You can do anything once you stop trying to do everything. – Eric Barker
Why would anyone try to everything anyways?
One possibility: to please.
Trying to please others.
Trying to please the idea we have in our heads about what people want from us.
Trying to do enough and make people happy.
Why? Because we think we’re not not enough.
And that’s the problem and the solution.
We think we’re not enough . . . .
All we need to do is think differently.
Think accurately. That we’re more than enough. And that when we focus on one thing at a time, we bring forth our greatness and genius.
Now that’s pleasing.
Waste no more time arguing what a good man should be. Be one. – Marcus Aurelius
Arguing is generally a waste of time (but only 99% of the time) (better to have an actual conversation, where real listening takes place and ideas get exchanged and considered).
There’s no point in debating what it is to be a good man; just pick something that will improve your character – your way-of-being – and do it.
Waste no more time: act.
Knowledge is power, but enthusiasm pulls the switch – Ivern Ball
Yes, knowledge is important, but it is not sufficient.
One must act.
Ideally, with enthusiasm.*
* * *
The Universe loves enthusiasm.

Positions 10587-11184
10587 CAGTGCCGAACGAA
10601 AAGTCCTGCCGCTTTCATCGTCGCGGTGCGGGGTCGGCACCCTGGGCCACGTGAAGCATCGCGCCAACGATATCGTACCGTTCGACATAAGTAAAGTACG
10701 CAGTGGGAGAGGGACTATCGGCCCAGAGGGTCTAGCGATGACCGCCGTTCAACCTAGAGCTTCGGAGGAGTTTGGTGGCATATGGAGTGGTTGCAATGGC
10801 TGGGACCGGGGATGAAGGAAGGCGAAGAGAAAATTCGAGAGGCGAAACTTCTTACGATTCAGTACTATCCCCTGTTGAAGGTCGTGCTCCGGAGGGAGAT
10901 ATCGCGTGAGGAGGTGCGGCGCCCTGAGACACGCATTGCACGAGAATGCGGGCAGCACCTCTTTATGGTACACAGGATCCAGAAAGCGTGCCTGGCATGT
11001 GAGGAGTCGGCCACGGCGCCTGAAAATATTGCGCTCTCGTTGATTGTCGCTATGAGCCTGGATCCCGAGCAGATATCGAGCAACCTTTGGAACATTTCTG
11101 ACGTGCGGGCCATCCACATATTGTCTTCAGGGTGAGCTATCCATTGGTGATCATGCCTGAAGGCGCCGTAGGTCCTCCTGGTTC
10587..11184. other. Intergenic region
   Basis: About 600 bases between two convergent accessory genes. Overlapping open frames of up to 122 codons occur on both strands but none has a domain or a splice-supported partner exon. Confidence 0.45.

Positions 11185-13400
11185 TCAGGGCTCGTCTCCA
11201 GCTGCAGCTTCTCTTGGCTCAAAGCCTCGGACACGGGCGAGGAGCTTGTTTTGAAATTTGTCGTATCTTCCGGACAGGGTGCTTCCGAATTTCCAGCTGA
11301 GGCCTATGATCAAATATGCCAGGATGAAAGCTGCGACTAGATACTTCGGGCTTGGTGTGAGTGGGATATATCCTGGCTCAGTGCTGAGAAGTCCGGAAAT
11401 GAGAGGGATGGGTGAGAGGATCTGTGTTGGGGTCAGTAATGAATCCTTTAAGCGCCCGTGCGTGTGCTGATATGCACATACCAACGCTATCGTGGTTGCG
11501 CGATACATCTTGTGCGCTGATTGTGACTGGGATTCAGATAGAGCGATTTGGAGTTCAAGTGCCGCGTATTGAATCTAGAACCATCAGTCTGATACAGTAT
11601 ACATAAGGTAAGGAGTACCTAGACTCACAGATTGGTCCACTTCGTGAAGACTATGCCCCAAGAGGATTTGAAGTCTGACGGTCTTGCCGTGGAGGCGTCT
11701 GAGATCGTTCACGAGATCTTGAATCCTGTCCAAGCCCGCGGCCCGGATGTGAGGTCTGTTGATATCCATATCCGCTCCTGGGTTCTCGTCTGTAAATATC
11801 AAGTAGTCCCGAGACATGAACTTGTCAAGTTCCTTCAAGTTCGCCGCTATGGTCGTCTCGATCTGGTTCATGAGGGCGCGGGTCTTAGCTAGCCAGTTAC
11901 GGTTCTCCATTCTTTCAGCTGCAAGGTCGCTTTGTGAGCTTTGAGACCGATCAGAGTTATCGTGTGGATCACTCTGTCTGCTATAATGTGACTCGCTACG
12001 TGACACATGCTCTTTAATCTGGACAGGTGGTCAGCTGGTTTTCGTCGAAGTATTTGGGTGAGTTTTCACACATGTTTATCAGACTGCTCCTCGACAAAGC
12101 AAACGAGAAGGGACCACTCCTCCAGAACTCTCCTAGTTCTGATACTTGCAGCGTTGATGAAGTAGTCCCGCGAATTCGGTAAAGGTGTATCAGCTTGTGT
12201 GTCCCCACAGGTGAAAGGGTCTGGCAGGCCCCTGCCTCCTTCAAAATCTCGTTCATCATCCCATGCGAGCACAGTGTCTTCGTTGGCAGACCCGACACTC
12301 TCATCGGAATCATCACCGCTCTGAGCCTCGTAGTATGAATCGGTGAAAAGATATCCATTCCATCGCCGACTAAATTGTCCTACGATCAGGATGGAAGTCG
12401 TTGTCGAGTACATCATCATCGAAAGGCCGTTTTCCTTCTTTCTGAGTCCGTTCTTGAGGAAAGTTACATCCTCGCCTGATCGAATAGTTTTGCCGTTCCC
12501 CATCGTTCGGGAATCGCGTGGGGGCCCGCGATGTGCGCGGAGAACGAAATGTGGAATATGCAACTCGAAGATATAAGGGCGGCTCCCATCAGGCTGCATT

I can accept failure. Everyone fails at something. But, I can’t accept not trying. – Michael Jordan
People fear failure.
They worry that things won’t turn out just like they want, so they do little, or nothing
And it hurts.
It really, really hurts.
Not getting-punched-in-the-mouth-by-Mike-Tyson-hurt, but a hurt just as bad.
What doesn’t actually hurt is doing something and “failing.”
The reason why is that the satisfaction of having taken action is an amazing analgesic.
It makes things feel better.
It helps you sleep at night.
It heals your psychic bruises.
It makes your emotional muscles stronger.
It makes you more resilient and wiser.
What really hurts is the story you have about why you “can’t.”
The solution of the problem that you see in life is to live in a way that will make what is problematic disappear. – Ludvig Wittgenstein
This quote inspires me:
What if I lived my life in such a way that 1) Problems / Issues / Frustrations/ Impossibilities were seen as Challenges / Learning-and-Growth-Opportunities and 2) my choices and actions increasingly create a life wherein things I don’t welcome or prefer are increasingly absent?
What do you think?
Is it possible?
Is the “problem” that I even need to ask if it’s possible?
Is doubting the possibility of such a life the only thing standing in the way of its creation?
The idea of living in such a way is very enticing . . . dontcha think?